10 June 2010
The audacious aim of ‘Dysarticulate’ is to ‘engage’ artists and audiences to create tens of thousands of flags recycled from book pages and weave them into a series of in sync public ‘emplacement’ events.
Led by artist Jon Adams, this Creative Campus initiative intends to start a dialogue and a series of conversations reflecting the real issues around disability, our fragility and the nature of Public Art.
Jon Adams says: "This project is bound up inseparably with my dyslexia, the love of ‘hidden meaning’ and the act of reading the landscape we live in, something we can do without ‘needing’ the written word. It’s also woven with ‘personal story’ and narratives including ‘code breaking’, the standing upon, marking and crossing our own boundaries both imposed on us by others and those we draw from within, the ‘seen’ and ‘unseen’"
"We wish to actively invite and inspire all communities, young and old, to engage and try something new and become a ‘new creative audience’ involved with culture and heritage. I would hope that this will initiate many conversations and debates around the nature and relevance of art, what is it? reading, permanence, what is public art? and the boundaries of disability. "
Anyone can come, be the artist for a day - and play.
There are two opportunities to get involved in summer 2010.
27th June: ‘Whitstable Biennale’ Come and See, Come and Play?
Premiere event: Whitstable Beach in Kent, in partnership with Kent Cultural Baton and the Whitstable Biennale.
The Flagmaking area will be with the Baton near the Whitstable Oyster Company. Bring your own story, flags, book, cameras, and make art; we hope to plant 5,000 flags marking and celebrating the ‘boundary’ of the ‘land with the sea’.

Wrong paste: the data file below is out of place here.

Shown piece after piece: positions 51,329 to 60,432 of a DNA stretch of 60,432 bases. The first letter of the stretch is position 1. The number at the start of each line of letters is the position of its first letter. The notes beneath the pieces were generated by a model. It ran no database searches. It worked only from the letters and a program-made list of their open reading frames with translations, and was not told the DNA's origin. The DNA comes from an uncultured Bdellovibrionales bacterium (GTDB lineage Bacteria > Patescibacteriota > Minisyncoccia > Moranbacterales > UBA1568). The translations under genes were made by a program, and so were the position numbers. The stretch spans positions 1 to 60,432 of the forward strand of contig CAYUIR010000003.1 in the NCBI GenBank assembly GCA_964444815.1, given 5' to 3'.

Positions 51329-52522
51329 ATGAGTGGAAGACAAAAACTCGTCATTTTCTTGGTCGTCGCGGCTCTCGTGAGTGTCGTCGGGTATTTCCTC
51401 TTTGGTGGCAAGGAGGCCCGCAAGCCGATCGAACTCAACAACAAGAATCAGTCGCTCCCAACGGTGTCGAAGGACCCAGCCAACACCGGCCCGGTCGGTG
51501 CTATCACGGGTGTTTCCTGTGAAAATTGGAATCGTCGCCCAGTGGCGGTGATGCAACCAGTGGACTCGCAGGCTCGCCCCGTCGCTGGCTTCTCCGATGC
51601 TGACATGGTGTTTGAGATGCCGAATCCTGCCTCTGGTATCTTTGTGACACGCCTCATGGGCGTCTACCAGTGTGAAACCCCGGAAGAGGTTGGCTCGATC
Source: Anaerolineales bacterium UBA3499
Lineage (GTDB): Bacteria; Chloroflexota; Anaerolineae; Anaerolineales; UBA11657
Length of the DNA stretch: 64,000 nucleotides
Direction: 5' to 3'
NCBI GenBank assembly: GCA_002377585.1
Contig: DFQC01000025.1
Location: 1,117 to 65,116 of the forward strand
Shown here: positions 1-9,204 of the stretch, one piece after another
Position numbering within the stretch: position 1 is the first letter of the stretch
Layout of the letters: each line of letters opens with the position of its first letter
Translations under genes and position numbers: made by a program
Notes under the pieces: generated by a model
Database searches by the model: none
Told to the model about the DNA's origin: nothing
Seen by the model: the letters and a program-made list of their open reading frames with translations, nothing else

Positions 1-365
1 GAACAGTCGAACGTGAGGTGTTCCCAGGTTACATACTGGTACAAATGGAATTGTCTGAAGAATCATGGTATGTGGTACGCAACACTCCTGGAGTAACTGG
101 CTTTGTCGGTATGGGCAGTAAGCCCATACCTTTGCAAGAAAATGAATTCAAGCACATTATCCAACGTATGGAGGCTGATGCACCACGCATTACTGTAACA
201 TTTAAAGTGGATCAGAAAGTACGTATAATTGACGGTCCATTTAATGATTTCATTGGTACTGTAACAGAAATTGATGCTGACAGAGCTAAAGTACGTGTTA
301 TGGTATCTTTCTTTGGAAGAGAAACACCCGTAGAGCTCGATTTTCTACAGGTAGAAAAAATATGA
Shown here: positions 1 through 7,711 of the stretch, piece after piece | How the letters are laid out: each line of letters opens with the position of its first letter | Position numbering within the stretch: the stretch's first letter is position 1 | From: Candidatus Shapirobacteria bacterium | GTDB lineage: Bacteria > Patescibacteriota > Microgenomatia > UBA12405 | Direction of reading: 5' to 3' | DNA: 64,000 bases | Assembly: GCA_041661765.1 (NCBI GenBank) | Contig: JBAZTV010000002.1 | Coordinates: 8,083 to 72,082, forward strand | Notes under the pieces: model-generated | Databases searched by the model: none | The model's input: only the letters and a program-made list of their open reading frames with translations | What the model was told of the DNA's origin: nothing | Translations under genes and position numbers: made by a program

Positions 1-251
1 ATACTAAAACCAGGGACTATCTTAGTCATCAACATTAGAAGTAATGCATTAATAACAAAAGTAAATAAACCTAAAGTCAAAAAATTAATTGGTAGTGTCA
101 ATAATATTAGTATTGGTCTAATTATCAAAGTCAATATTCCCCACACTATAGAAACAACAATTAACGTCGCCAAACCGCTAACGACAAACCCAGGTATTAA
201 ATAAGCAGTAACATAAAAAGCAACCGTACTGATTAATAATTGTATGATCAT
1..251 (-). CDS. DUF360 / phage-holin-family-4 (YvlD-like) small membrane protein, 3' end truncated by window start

23 - 25 July: ‘Open Weekend’ Anywhere you wish!
With only 2 years to go until the Games, this Open Weekend is your way to join in and build momentum to the London 2012 Olympic and Paralympic Games.
Jon Adams and Creative Campus challenge you to try something new by creating the largest, smallest, figurative, or random intervention you can, using the book flags you make. You can re-configure the ground in any pattern, form or design on the beach, a hillside, roundabout or village green, in your window box, urban garden or park.
There will be some organized ‘events’ in the South East but we encourage you to take the initiative and make your own. You can do this individually or join in as a group, school or workplace and make creating the ‘Flags’ as accessible as possible to all who wish to play.
It’s up to you to choose to articulate your story and create a ‘flag field’ anywhere you feel is appropriate, although you must make sure it’s safe and you have asked permission to use the land if it’s not your own.
Make new connections in your area with arts and heritage or any organizations and see if they will let you create a flag field with them.
To make the flags, you remove the pages from the books, wrapping and gluing them to the bamboo. These you can then take out and plant in patterns, circles, clumps or straight lines.
You will need to carefully remove the pages and not tear them, as the books are not being destroyed, just changed, metamorphosed into a ‘synchronous’ artwork. There is a PDF ‘ How to’ visual guide you can download from University of Portsmouth website
What can I do afterwards?
After collecting all your flags and keeping them safe ready for next year, you can send Creative Campus pictures of your ‘flags’ and the reasons you created your intervention - and the most unusual, creative, largest or most inspiring will be shown on the BBC Big Screens during September and October.
Creative Campus hope these interventions could be the starting points for further works inspiring a legacy of ‘self’ or ‘collective’ expression. Put your event photographs up on Google map or, as well, create a website or blog where the ‘artists and audience’ who engage can leave their thoughts and documentation of the day.
These could be in written word, story, poetry, rap, with music and song, photography, film, pencil, paint and through photographs and video of the individual Festivals of emplacement.
Dysarticulate is supported by University of Portsmouth: Creative Campus initiative: Artist in Residence Jon Adams, Audiences South, Artpoint, Kent County Council – Cultural Baton and Dada South.